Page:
Megan Gogerty is dishing up a dinner party with a side of apocalypse.
Beyond that, she’s not revealing too much about her latest dramatic venture, the dinner party titled “Feast.” The period is part of the title, not merely a mortal mark of punctuation in the play’s immortal world.
Gogerty, who teaches playwriting at the University of Iowa, wanted to make it very clear that she’s using “feast” as a verb, not a noun. Hence, the period creates a sentence shorter than “Feast (The Verb Version).”
“It’s more like ‘Sit down,’” she said.
Audience members are the guests in the latest play springing from her imagination onto the Riverside Theatre stage in Iowa City, for a world premiere running Friday (10/25) through Nov. 10.
Gogerty is purposefully ambiguous about the plot, because she’s tucked a secret inside the play and doesn’t want to spoil the moment the audience discovers what the show is really about. That decision grew from feedback she received as she developed the script at various theaters and universities around the country.
“There’s a moment when the penny drops, and they realize what story they’re in, and they get really, really excited,” she said.
So she and Adam Knight, Riverside’s artistic director, decided that since this is her fifth solo show there, audiences who know her work “could tolerate a little ambiguity about what the play is, and trust that it will pay off for them in delight when they come to the show,” she said.
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Riverside’s website hints that Gogerty is “navigating the intersection of politics and myth” at a dinner party that’s “both thrillingly ancient and fiercely present.”
“The woman who’s throwing the party looks like a fancy lady,” played by Gogerty, 44, of Iowa City, and directed by Saffron Henke. “But we discover really early on that she’s not human. She tell us: ‘I’ve invited you here because humanity’s reign on earth is coming to an end, with the end of humanity. Thousands of years ago, your fathers wronged me and my kind. And so tonight, we’re going to have a truth and reconciliation committee, and we’re going to get to the bottom of it.’
“And so she launches into this story that’s very high-fantasy epic,” Gogerty said. “It’s swords and monsters. It’s death and dismemberment. It’s very ‘Game of Thrones.’ It’s a thrilling, thrilling, thrilling adventure kind of story that she launches into.
“The whole play, taken together, is asking the question of what is our responsibility to one another when the strong man comes to town, when the dictator rises. What can we do about it as regular people, as people with jobs and mortgages and utility bills and kids and Girl Scout meetings? What can we do when our collective fate is in the hands of a small minority of people who may or may not have our best interests at heart? What options do we have?”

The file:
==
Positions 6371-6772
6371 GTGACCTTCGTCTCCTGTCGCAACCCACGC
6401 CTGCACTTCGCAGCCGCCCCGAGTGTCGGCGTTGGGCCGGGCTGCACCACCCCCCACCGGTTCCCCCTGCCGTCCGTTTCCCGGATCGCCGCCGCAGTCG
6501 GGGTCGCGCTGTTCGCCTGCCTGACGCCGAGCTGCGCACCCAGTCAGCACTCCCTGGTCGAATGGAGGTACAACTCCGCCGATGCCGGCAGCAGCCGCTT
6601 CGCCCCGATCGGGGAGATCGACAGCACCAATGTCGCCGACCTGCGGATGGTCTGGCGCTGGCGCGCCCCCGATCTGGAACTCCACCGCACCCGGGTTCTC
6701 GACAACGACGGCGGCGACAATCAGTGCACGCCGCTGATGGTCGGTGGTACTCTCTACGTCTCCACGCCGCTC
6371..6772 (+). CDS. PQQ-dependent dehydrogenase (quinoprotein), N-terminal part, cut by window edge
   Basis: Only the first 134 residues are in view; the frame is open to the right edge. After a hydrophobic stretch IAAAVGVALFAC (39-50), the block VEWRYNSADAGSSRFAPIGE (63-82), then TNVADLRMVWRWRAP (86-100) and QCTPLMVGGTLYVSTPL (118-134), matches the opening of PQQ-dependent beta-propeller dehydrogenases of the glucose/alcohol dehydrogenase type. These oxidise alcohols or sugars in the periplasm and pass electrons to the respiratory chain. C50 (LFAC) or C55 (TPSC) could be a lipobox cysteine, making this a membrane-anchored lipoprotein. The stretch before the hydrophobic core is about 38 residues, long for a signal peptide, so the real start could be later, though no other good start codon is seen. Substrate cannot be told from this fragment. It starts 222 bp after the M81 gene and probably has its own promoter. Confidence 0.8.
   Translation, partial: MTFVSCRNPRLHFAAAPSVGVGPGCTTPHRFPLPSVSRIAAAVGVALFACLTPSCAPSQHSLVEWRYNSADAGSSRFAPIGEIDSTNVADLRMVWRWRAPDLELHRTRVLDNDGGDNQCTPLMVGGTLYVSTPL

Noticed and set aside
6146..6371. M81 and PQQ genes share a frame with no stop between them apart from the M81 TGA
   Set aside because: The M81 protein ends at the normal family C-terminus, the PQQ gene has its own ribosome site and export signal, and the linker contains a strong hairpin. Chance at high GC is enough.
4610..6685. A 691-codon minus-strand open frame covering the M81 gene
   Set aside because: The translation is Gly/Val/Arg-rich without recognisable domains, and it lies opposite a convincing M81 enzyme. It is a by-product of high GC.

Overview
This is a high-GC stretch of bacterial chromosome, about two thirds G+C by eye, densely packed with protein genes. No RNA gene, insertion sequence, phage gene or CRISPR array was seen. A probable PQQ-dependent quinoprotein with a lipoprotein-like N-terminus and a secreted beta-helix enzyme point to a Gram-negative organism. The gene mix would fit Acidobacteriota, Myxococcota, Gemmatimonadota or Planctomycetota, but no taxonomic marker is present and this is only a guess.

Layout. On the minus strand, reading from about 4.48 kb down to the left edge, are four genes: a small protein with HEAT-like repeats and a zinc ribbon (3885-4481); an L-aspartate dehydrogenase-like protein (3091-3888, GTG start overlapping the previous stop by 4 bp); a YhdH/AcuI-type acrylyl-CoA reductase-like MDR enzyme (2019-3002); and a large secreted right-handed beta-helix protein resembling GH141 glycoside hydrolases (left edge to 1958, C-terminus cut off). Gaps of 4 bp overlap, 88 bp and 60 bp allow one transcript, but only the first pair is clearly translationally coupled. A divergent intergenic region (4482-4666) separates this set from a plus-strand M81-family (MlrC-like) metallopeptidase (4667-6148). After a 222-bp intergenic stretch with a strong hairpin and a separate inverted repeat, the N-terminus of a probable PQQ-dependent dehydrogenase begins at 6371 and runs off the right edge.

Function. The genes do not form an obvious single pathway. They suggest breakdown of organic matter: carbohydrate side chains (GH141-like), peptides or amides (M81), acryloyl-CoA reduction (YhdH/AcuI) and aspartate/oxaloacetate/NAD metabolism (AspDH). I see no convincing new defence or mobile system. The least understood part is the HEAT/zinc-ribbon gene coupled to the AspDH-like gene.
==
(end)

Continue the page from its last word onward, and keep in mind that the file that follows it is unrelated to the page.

Through this premise, Gogerty is attempting to explore the feelings of helplessness arising from grim news about climate change, mass shootings, gun control and lack of politicians’ response to these issues.
“I don’t have the solutions — I’m a playwright — I write plays,” she said. “But I wanted to write an experience where I could push back against some of that despair, that maybe we collectively in the room, for an evening, have a feeling of catharsis and a feeling of empowerment that we can take into the world and beat back that despair feeling. That despair feeling is not helpful, and it’s not true. In fact, we have a lot of things that we can do. You and me and our neighbors have a lot more power than we think we do.”
This tone signals a departure from her previous comedic leanings.
“It’s not a comedy. It’s a big risk for me,” she said. “It’s got some laughs, because I can’t help myself. It’s a ghost story. It’s a horror show. It’s a thrilling, sort of high-fantasy, epic tale.
“It’s an adventure story in some ways. It’s blood and guts, but also ecstasy and communion — it’s all of those things,” she said. “It’s highly theatrical. Parts of it are in blank verse.”
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She typically spends about a year writing a play, giving it time to sit in a drawer and “get smarter than I am,” she said, noting that as a busy teacher, mom and partner to the show’s scenic and lighting designer, Chris Rich, she has to set aside time to focus on writing.
“I do a lot of pacing and muttering aloud, and then I sit down and hunch over my little laptop,” she said. “I write and rewrite and rewrite quite a bit.”
This time, the end result is “a really exciting and a brand-new piece for me,” she said. “I’ve never written a play like this before. It is a hard-left turn from anything I have done before.
“There’s a real freedom in that kind of style of writing, because I can say things maybe I couldn’t say otherwise, so that’s fun. There’s an epic poem quality of it that lets me speak the truth in a way that I might not have otherwise, if I had done it in a more pedestrian style.
“It’s also a real ride. It’s a lean 70 minutes and it doesn’t stop. There are parts that are funny, there are parts that are electrifying. It’s evil on the full spectrum of emotions. It’s a ride.”
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• What: World premiere: “Feast.” by Megan Gogerty
• Where: Riverside Theatre, 213 N. Gilbert St., Iowa City
• When: Friday (10/25) to Nov. 10; 7:30 p.m. Thursday to Saturday, 2 p.m. Sunday
• Tickets: $30 adults, $28 ages 60 and over and 30 and under, $24 veterans, military and immediate family, $10 students kindergarten through college; Riverside Theatre Box Office, (319) 338-7672 or riversidetheatre.org/feast
• Extra: Talkback with actor/writer Megan Gogerty, director Saffron Henke and designer Chris Rich after Friday’s performance
• Artist’s website: megangogerty.com